Having underlined my points of agreement with Carey, I must nonetheless dissent from his use of the phrase "in a short period of time" to describe the space in which the "major transformation in the political landscape occurred." The Republican party had made its peace with the welfare state by 1936, with its nomination of Alfred Landon as a moderate presidential opponent to Franklin D. Roosevelt, and even before the neoconservatives became an entrenched Republican brain-trust, Richard Nixon introduced racial affirmative action in his federally-funded plan for urban renewal in Philadelphia. Over 90 percent of Republican congressmen, as opposed to slightly over 50 percent of Democratic ones, lined up behind the Civil Rights Act of 1964, and both the Voting Rights Act and the immigration reform of 1965 received Republican majorities. It is simply wrong to believe, from listening to the media and to the grumbling of black leaders, that the Republican party was or is a "conservative" force. What this designation really means is that Republican politicians are slightly less to the left than those in the other national party.

Nor do I see any reason to believe that the Republican party has pulled leftward because of the neoconservatives. It is where it is because it is looking for votes, without giving undue offense to the predominantly leftist media, whose slings and arrows it tries to avoid. Although Carey and I are justified to worry about the impact of the neoconservatives, the fact that the Republicans are tending leftward is not one of my complaints against their present advisors. It is hard to recall when in recent decades Republican congressmen were not hot to trot for war. In the nineties, support for Clinton's decision to bomb the Serbs was more audible among Republican congressmen than it was among neoconservative journalists. If only the warlike John McCain and Trent Lott had taken the advice of neoconservative columnist Charles Krauthammer, who had emphatically challenged the wisdom of Clinton's war.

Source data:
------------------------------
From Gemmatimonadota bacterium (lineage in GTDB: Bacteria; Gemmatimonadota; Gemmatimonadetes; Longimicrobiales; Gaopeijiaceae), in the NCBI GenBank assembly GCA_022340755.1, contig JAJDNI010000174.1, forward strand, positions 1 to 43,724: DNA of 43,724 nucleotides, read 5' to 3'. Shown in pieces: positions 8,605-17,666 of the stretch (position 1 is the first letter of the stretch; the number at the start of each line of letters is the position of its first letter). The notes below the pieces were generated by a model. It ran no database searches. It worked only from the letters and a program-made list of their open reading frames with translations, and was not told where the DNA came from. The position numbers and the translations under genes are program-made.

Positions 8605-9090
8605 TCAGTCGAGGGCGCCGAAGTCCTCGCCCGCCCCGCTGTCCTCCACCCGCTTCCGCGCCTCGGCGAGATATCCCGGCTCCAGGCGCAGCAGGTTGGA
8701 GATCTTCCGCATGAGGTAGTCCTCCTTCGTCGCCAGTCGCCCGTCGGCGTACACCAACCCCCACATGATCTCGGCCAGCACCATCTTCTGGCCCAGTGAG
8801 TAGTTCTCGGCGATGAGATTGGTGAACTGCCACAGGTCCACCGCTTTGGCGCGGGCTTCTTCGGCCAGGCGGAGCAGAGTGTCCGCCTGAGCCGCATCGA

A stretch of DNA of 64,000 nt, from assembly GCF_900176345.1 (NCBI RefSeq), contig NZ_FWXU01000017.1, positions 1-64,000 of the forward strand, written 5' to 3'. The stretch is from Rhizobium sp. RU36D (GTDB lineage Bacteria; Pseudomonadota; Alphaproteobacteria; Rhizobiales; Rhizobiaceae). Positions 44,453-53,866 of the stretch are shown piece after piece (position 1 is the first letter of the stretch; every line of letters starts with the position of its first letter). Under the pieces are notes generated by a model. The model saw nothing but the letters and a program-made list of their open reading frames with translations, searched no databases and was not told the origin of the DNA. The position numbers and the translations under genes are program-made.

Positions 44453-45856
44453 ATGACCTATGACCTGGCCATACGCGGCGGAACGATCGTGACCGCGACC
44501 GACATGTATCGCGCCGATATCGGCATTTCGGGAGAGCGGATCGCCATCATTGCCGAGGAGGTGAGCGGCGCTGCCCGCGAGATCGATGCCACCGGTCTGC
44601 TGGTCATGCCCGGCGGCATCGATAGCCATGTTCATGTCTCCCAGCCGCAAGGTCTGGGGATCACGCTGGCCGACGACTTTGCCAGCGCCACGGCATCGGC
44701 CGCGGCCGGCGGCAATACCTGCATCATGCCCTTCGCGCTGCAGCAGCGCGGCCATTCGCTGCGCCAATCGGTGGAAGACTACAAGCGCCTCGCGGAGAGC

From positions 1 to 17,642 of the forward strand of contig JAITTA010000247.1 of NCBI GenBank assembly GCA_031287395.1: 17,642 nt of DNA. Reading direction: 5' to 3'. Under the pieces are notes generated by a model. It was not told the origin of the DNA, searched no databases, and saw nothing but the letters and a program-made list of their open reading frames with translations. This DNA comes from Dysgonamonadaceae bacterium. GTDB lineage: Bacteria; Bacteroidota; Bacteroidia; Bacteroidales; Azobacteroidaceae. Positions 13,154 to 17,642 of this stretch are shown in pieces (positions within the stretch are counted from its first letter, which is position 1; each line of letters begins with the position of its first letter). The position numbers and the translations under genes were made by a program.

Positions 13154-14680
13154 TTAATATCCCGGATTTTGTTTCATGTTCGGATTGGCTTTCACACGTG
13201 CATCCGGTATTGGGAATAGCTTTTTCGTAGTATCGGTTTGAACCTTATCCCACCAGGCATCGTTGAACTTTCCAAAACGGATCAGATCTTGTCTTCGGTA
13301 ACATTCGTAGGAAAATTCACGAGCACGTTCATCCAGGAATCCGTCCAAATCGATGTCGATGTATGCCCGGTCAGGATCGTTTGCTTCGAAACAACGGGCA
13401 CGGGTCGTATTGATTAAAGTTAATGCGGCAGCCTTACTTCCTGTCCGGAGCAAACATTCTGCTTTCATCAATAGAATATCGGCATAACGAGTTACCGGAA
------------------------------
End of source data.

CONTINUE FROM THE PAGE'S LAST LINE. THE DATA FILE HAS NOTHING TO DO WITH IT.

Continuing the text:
It is also misleading to equate the Republican party with standard-bearers Robert Taft in the 1940s and Barry Goldwater in 1964. Taft never won the Republican presidential nomination and barely held on to his Ohio seat in his last senatorial run in 1950. (Taft had prevailed earlier, in 1944, because Jewish Democratic voters crossed over to him in Cuyahoga County owing to his then outspoken Zionist views.) Goldwater, by contrast, did receive his party's nomination but was hardly an isolationist and lost badly in the national election. Thereafter Republican candidates gave little indication that they would roll back the welfare state, as opposed to making tax cuts or speechifying about "getting government off our backs." If Republican presidents have until recently avoided foreign entanglements, I must have missed these administrations.